Friday, March 2, 2012

Friday List of Little or No Consequence #230

Breaking all the rules

11 Players Whose Actions Brought About Changes In The Laws And Administration Of The Game
1. Wilson (The Wednesday)
So proficient at one-handed throws that the two-handed throw was introduced (1888)

2. Bob Whittingham, Marshall McEwan, English McConnell (Chelsea)
Bought by Chelsea in the final few weeks of the 1909/10 season in a desperate attempt to stay in Division 1; it failed and a March 16 transfer deadline was imposed from then on (1910)

3. Leigh Roose (Arsenal)
A goalkeeper and early football celebrity, notorious for his forward runs, prompting a change to restrict keepers to handling only in their area (1912)

4. Dickie Downs (Barnsley)
Players now require the referee's permission to return to the field after he ran back on the pitch and stopped a goal in the Cup Final (1912)

5. Sam Chedgzoy (Everton)
Almost scored a goal by dribbling the ball from a corner, prompting the law change that corner kickers may only touch the ball once before another player does (1924)

6. Bill McCracken (Newcastle United)
Whose offside trap was so proficient, it led to a change in the offside law so that only two defending players needed to be behind the ball rather than three (1925)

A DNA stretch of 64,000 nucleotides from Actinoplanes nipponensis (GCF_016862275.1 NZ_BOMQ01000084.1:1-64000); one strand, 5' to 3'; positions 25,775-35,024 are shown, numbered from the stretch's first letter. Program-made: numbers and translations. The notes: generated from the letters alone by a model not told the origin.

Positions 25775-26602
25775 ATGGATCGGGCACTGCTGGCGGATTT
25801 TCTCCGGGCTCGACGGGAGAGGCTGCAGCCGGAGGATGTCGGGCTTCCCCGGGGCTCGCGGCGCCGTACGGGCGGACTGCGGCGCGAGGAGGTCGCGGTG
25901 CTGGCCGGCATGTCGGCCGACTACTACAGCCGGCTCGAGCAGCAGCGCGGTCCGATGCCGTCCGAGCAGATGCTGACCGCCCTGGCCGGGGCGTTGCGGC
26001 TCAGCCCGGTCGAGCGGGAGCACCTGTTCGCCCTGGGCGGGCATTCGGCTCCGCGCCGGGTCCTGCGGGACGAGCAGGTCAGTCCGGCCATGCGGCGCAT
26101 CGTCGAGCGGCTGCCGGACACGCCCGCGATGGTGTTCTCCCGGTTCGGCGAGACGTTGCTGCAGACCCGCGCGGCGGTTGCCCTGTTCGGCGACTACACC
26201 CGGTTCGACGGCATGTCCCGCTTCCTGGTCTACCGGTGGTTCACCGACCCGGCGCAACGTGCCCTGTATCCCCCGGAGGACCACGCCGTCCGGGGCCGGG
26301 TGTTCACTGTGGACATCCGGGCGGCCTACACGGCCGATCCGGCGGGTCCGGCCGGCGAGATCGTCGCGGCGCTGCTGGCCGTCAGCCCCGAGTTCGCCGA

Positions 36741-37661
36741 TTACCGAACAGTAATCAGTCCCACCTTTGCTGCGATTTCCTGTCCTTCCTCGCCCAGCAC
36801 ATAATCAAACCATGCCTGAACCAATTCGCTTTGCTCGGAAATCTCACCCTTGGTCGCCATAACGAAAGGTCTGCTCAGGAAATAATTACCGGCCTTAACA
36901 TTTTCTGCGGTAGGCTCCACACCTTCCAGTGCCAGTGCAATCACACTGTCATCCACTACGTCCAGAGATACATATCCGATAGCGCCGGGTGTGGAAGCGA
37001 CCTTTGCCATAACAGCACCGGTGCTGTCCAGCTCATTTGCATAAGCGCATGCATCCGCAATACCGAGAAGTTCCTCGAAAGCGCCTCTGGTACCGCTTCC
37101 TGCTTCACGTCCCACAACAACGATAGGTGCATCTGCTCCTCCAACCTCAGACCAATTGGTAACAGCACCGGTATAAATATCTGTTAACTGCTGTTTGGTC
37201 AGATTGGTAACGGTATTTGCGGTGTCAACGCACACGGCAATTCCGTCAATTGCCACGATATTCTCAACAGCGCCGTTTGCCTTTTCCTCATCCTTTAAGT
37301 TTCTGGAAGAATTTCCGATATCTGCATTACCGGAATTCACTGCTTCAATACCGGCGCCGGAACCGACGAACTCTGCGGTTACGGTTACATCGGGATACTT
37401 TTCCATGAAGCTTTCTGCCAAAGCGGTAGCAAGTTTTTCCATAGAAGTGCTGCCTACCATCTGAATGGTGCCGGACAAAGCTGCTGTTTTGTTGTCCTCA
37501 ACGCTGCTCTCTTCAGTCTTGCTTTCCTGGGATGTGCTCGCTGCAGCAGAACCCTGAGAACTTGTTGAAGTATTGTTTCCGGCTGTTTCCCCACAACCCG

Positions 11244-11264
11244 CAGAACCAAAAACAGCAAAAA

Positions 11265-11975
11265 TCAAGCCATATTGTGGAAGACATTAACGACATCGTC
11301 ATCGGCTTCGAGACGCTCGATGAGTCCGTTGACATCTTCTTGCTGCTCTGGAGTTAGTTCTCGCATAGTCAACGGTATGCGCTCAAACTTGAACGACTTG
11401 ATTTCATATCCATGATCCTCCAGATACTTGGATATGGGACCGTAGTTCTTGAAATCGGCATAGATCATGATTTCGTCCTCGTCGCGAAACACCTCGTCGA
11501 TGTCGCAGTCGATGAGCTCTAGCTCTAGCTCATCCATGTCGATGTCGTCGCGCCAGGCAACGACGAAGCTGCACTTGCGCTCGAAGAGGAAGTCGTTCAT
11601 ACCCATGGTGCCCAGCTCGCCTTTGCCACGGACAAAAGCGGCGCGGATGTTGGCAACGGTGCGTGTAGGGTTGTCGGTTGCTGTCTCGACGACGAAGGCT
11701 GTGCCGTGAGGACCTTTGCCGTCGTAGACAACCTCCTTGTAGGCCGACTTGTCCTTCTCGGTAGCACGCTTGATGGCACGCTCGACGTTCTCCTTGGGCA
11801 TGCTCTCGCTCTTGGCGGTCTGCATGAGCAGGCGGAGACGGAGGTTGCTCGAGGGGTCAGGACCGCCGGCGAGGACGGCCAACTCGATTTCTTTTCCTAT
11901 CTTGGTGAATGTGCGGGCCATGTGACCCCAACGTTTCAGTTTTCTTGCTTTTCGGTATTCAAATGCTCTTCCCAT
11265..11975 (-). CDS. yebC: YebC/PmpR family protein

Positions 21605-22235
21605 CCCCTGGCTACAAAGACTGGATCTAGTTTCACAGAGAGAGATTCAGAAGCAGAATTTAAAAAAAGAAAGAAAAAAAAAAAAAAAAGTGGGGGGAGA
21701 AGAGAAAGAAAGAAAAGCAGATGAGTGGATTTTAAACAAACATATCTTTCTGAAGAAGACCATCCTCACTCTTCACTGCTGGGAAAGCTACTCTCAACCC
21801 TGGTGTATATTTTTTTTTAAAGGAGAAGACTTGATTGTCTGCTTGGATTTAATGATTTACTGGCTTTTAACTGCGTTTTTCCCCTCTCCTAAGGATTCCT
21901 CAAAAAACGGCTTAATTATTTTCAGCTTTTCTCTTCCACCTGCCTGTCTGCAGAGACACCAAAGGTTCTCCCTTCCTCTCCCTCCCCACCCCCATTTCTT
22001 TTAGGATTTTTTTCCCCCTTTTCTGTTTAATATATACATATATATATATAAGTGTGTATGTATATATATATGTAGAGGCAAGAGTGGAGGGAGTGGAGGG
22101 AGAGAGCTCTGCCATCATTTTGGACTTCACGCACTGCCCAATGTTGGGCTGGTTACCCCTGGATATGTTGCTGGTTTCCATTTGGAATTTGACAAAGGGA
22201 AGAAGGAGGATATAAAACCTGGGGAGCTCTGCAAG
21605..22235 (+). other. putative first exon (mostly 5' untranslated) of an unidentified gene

7. Tom Farquharson (Cardiff City)
Became famous for his ability to save penalties by charging at the penalty taker from the back of his net. Goalkeepers must now stay on their line during a penalty (1929)

8. George Eastham (Newcastle United)
Frustrated by Newcastle's reluctance to release him to join another club, Eastham went on strike and subsequently took his case to court. The judge ruled in his favour, ending the clubs' right to retain players' registrations at the end of a contract (1963)

9. Willie Young (Arsenal)
His cynical tackle on Paul Allen, when the West Ham youngster only had the goalkeeper to beat in the 1980 FA Cup Final, brought about the 'professional foul' rule (1982)

10. Jean Marc Bosman (RFC Liege)
His legal action allowed players the freedom to join other clubs for free at the end of their contracts. Also ended restrictions on the number of foreign players in a team (1995)

11. Pele (Santos)
His 'paradinha' penalty technique, named after the short pauses made by samba bands, ultimately led to a law being brought in before the last World Cup to stop the growing number of players doing their own version (2010).

No comments :